I think this was originally in response to a claim that low carb eating was a “fad” when in fact it appears that the vast majority of human history has been low carb — our modern diet is the anomaly.
From the post:
If the history of mankind were represented by a distance of 100 meters, the last 100 years would be within the final four millimeters.
Our first 1.5 million years of human diet history is not represented on the graph. If it were, the recent spike of relatively high-carb eating would be nearly invisible. I think one million years of history is enough to make the point that our switch to eating sugar and grains is an extreme change.
Sugar, and a vast majority of animal products. Add on to that the fact that those two things are often highly processed... ew.
When I limit those two things I feel better, perform better, and my skin is glowing.
Corruption that needs to be exposed and ridiculed. Imagine if Jack Daniels and Smirnoff were contributing “sponsors” of Alcoholics Anonymous.
Corporate Contributions Influence Diabetes Treatment
Big Pharma ALONE paid the American Diabetes Association (ADA) OVER $31 million in 2012 [...] The ADA promotes a High Carb, Grain Based, Low Fat meal plan that causes MORE drug use and MORE INSULIN USE! Coincidence?
Novo Nordisk, Sanofi and Eli Lilly all profit directly from a high carb meal plan … they are the three top insulin producers.
The more the ADA promotes a meal plan featuring breads, cakes, cookies, pasta, rice, potatoes and cereals… the more those companies profit. And apparently the reason the donations went from $19 to $31 million in four years.
Any one with a blood glucose meter KNOWS that breads, cakes, cookies, pasta, rice, potatoes and cereals raise blood sugar. All high carb foods raise blood sugar.
Diabetes is disease of ‘high blood sugar’ or hyperglycemia.
When blood sugar goes up, what must people do? Buy more insulin and diabetes drugs.
Fat: The New Health Paradigm
Article at Credit Suisse Research Institute | Full Report (PDF)
“Eating cholesterol, for instance, has basically no impact on the level of cholesterol in the blood or on potential heart diseases, and the link between saturated fat intake and cardiovascular risk has not been proved.”
“In short, saturated fats and monounsaturated fats are not behind the high rates of obesity and metabolic syndrome* in the US. The two leading culprits are the higher intakes of vegetable oils and the increase in carbohydrate consumption.”
Metabolic syndrome is a collection of factors that increase risk for heart disease, diabetes, and stroke.
- High blood pressure
- High triglycerides
- Low HDL
- Excess abdominal fat
- High blood sugar
Do you pay attention to your macro percentages? I've gone back and forth between 50/25/25 and 40/30/30. I'm not sure which is better for me to continue on as I've lost weight at both counts. I'm getting to a point where I'm not really wanting to lose much more, but rather maintain and continue to adjust my body composition.
I tracked macros briefly when I first changed my eating habits, just long enough to make sure I understood the glycemic index on things. Now I know what works for me. Plus, tracking every meal was a PITA so I don’t do it any more. I keep carbs very low, typically 50-100 grams/day and eat a lot of fat, probably 65-70% of my calories most days.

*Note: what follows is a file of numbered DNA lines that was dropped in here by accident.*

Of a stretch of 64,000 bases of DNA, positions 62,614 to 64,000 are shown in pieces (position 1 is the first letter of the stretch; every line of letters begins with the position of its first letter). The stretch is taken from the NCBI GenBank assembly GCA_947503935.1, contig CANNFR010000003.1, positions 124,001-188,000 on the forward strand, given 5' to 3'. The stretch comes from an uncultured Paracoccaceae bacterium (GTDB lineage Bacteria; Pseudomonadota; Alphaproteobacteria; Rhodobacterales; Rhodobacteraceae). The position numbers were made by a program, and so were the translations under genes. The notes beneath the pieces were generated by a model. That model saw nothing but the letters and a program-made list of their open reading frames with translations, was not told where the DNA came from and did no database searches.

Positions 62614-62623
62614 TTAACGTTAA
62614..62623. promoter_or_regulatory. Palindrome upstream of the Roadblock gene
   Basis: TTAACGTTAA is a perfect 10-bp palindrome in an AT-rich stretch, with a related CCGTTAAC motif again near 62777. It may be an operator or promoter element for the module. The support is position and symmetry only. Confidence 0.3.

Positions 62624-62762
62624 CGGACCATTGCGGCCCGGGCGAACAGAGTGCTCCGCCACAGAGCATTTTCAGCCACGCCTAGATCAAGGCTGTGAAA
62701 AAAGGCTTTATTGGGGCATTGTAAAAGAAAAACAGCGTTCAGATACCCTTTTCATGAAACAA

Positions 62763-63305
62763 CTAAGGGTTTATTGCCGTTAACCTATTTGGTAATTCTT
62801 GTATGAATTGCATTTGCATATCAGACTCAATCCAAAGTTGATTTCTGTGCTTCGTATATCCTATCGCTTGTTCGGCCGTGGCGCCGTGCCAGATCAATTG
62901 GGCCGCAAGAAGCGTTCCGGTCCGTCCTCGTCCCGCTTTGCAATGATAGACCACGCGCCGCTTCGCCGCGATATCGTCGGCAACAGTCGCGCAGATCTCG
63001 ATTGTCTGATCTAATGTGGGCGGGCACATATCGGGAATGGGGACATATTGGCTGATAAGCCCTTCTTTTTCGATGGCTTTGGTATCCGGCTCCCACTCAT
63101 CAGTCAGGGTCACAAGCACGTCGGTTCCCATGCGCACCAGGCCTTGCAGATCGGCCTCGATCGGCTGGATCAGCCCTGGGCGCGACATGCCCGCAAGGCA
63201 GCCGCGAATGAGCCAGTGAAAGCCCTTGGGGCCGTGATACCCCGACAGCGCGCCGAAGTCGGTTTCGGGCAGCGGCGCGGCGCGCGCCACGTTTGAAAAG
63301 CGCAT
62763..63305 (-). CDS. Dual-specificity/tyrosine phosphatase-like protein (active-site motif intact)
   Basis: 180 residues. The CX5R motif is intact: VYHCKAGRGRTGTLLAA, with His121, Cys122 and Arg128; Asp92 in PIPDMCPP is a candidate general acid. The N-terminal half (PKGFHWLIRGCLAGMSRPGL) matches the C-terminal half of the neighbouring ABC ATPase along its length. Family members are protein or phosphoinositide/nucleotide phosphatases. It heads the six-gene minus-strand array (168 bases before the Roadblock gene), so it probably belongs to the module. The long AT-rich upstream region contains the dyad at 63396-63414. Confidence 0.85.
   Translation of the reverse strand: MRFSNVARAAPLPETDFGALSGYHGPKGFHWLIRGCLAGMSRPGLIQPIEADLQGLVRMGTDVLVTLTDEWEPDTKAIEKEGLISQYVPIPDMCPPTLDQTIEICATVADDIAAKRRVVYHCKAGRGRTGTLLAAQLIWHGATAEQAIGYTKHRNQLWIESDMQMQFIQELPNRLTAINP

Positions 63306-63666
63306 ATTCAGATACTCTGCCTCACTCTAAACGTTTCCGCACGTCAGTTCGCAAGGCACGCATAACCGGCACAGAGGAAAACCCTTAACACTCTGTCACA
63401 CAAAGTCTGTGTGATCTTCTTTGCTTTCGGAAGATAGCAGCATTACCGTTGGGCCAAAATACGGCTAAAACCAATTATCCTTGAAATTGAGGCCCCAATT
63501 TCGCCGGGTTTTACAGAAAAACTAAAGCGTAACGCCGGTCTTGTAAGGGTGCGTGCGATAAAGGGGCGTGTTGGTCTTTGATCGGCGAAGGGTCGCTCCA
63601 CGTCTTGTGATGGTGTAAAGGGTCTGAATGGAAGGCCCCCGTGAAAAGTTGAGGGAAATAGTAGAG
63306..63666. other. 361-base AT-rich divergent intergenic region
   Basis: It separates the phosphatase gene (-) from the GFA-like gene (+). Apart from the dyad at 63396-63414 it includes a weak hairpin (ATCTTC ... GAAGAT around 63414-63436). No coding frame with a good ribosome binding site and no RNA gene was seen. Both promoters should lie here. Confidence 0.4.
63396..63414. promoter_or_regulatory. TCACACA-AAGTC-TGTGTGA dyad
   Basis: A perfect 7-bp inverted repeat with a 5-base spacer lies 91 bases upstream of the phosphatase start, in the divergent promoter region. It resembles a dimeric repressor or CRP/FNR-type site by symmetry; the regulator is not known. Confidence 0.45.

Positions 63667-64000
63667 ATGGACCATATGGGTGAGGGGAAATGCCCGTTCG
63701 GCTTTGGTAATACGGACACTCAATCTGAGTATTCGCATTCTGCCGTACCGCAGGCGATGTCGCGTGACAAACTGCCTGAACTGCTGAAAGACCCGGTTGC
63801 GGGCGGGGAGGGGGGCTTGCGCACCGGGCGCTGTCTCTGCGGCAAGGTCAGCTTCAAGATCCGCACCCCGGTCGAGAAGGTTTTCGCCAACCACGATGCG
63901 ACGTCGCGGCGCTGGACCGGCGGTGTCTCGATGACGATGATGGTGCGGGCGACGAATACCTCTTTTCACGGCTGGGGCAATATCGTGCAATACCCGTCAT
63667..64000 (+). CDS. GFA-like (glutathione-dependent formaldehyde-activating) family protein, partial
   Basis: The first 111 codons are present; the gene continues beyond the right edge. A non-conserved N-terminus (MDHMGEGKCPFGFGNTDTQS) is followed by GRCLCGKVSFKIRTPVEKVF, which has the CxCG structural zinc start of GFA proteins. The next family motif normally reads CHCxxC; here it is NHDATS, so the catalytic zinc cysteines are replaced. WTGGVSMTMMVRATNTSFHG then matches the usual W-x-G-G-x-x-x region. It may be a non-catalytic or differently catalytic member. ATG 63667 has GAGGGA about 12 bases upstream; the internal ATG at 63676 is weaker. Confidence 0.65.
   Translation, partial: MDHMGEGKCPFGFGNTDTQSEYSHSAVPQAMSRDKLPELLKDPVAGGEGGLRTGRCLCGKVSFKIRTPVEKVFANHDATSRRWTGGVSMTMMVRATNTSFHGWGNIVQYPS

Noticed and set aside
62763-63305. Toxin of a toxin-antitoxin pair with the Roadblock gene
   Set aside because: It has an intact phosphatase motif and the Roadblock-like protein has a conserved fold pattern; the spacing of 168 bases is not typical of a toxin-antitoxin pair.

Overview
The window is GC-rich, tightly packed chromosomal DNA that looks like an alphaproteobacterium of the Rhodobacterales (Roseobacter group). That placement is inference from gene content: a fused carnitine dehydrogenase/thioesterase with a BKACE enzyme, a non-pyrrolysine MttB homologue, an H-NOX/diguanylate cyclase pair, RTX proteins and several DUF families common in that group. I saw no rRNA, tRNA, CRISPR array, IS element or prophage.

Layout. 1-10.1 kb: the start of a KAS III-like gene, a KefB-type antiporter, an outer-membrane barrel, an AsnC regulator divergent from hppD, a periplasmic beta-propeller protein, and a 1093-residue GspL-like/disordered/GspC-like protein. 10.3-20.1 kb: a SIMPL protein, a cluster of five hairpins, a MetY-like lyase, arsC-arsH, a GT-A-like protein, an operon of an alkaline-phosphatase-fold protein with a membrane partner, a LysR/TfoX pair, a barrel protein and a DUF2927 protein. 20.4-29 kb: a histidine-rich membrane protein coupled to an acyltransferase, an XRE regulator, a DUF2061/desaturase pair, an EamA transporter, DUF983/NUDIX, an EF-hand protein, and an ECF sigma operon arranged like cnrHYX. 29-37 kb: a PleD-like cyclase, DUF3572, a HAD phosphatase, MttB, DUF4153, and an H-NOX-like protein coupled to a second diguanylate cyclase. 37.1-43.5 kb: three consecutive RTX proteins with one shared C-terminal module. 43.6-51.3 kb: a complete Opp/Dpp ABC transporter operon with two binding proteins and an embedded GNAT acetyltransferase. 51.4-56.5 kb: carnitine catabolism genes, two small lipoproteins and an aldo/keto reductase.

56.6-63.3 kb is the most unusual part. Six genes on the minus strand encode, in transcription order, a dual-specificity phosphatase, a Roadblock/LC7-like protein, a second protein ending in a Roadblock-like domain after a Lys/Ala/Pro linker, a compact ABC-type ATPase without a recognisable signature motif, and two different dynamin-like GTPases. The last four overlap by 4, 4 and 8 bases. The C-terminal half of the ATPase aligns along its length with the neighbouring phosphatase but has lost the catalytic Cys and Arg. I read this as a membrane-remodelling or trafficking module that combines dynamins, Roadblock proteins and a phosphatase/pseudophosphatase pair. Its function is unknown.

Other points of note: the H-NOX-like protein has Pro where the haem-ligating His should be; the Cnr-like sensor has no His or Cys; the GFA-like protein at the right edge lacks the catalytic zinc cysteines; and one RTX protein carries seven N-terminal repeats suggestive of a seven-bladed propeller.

If you’re losing weight at 30% carb that is pretty impressive to me — lots of exercise involved I’m guessing?
HA... no my highest number on both counts is my carbs. So currently that's 50%. And yes, I work out A LOT. Intense workouts. Plus most of my carbs are actually just fruits and veggies, not starchy carbs.
Oh, I read it as fat/protein/carb, not sure why though, I guess I am used to seeing it that way.
Have you tried carb restriction and increase the fat? I think you mentioned before that it didn't feel right to you. Many people find the extra weight drop off very quickly when carbs are cut way back.
Good that you limit the starchy stuff. Fruit & veg has fiber to mitigate the uptake of carbs so I think the insulin/fat storage impact is minimized.
This is my generation NPR is talking about.
20 years from now, maybe sooner, we will look back on the low-fat dietary advice as perhaps the biggest medical mistake in history.
I haven't. Actually I'm kind of obsessed with Freelee the Banana Girl and her way of eating. Like I said, I'm not vegan myself, but I don't eat very much animal product. My body seems to respond well to me eating 50/25/25 with those carbs being almost completely fruits and vegetables. I do a lot of zucchini noodles with this nice little device I bought. That or spaghetti squash. I feel really good eating this way and I've seen an increase in my endurance during my workouts.
Good stuff, thanks
My 15 year old son started back on the ketogenic (low carb) diet two weeks ago today. He's a big kid, about 6-1. The first week he lost 8 pounds, from 233 to 225. This morning he weighed in at 220, another 5 pounds in his second week.
13 pounds in two weeks. He said he has a more energy and he wakes up not feeling so sluggish in the morning.
The good news on my fitness is that at 56 I can lift more weight than at any time in my life and I weigh 30 pounds less than I did in January. In high school I worked out every day, but even the field goal kicker could lift more than I, so I'm not sure the reason for this late life strength surge ...but I did 12 bench press reps at 245 pounds (the whole stack) on the company fitness center machine. Maybe it's because I only work out my upper body two days a week so my muscles have time to build and recover.
The bad news is that my endurance on long bike rides isn't right. I feel really hungry after riding an hour. Saturday, i had to stop for lunch to have enough energy to get home on a 3 hour ride. Then when I got home and started to rest I got a cramp in my aductor longus muscle. Damn, that was way worse than a calf or hamstring cramp.